The first people appeared in North America 20 thousand years earlier: 30 thousand years ago

Researcher Andrew Somerville, assistant professor in the Department of Anthropology of World Languages ​​and Cultures, says he and his

colleagues made the discovery by studying the origins of agriculture in the Tehuacan Valley in Mexico.

As part of the new work, the authors wanted to establishthe date of the earliest human settlement of Coxcatlan Cave in the Valley: they carried out radiocarbon analysis for the remains of a rabbit and deer that were found in the cave in the 1960s.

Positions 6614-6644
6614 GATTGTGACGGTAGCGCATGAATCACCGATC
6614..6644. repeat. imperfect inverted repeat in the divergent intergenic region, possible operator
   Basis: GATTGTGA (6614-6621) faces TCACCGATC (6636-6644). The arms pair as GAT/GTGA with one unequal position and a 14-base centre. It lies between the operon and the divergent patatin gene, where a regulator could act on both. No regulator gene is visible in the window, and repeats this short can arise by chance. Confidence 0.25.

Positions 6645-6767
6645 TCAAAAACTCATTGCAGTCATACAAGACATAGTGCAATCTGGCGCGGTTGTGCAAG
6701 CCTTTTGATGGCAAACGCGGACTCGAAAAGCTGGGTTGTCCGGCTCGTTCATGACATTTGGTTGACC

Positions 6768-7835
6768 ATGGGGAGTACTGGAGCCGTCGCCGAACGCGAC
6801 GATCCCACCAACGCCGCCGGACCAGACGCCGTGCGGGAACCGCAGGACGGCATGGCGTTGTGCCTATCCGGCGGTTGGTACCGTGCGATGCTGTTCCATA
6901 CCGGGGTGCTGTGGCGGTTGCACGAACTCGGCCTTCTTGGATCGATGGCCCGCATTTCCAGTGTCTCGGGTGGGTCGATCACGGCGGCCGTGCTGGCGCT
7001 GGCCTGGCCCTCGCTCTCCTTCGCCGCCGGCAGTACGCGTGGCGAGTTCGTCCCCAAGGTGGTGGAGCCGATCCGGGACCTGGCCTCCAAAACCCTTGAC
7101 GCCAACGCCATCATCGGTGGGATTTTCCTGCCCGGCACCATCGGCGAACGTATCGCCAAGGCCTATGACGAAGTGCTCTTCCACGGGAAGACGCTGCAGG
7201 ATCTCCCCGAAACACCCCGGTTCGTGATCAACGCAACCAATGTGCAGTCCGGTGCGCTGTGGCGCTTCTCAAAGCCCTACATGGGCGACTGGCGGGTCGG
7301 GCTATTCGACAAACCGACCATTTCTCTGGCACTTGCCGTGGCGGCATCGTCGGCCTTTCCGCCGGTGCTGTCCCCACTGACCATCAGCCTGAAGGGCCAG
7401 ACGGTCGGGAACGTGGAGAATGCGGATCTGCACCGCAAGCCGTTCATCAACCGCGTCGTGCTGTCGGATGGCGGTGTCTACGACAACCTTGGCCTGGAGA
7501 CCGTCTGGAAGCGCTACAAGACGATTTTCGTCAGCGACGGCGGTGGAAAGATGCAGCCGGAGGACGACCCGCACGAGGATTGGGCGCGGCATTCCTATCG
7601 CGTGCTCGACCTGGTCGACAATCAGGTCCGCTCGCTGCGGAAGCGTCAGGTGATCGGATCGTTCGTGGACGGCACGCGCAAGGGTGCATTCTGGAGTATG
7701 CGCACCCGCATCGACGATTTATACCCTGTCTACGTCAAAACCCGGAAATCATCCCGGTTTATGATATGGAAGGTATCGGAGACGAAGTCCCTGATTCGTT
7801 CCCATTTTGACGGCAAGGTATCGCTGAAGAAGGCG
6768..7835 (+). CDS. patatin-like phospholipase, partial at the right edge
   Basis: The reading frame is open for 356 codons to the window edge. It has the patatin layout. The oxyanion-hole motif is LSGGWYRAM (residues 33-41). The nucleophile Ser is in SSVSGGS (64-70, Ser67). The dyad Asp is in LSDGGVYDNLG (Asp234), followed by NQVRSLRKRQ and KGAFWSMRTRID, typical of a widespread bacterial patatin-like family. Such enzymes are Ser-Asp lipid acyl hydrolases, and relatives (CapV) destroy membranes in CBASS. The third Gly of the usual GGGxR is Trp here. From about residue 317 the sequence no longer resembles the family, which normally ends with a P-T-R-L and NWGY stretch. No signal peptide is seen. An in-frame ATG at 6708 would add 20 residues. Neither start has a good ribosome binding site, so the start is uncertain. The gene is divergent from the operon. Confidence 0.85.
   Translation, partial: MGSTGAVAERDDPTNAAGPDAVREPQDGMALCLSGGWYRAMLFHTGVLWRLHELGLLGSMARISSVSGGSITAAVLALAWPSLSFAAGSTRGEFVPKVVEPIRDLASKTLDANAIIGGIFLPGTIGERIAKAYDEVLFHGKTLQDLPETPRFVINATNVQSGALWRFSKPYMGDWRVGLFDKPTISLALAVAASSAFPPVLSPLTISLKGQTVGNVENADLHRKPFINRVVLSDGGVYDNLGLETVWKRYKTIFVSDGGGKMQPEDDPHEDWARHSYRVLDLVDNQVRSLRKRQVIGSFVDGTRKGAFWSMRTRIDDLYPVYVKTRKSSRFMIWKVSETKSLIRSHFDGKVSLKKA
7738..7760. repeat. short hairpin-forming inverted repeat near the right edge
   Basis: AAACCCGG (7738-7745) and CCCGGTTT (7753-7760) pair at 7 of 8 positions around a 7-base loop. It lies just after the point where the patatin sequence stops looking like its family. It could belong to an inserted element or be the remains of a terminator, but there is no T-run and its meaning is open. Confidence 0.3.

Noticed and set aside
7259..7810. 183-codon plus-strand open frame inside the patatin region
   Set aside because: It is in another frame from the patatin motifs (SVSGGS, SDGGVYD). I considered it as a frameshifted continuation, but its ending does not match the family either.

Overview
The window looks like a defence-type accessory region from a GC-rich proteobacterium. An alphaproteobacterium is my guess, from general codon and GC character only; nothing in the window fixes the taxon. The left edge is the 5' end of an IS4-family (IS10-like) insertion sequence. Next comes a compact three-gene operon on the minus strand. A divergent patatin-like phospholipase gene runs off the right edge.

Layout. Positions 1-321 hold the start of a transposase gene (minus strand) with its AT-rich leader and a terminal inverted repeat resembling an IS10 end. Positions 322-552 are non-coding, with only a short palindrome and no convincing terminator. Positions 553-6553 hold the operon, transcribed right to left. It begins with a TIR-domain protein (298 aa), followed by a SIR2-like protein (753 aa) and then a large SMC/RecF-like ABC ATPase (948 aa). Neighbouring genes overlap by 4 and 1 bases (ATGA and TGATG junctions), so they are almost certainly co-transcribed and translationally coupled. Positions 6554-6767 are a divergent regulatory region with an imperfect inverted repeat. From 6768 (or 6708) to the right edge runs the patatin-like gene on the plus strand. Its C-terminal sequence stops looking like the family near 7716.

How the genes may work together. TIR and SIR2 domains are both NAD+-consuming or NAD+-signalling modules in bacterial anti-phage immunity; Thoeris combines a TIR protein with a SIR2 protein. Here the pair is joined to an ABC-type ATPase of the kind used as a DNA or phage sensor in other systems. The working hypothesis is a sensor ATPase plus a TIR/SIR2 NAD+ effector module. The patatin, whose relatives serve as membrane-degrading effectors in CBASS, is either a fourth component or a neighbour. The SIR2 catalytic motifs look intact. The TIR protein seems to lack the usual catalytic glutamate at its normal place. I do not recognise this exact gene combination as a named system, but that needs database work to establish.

Age of bone samples at the base of the caveranged from 33.4 thousand to 28.2 thousand years. Somerville says that while previous research did not date the items from the bottom of the cave, he did not expect them to be that old.

The new data means that humans arrived in North America more than 30,000 years ago. This means that there were already settlements here before the period of the Last Glacial Maximum.

The new date shifts the appearance of the first people in North America by almost 20 thousand years.

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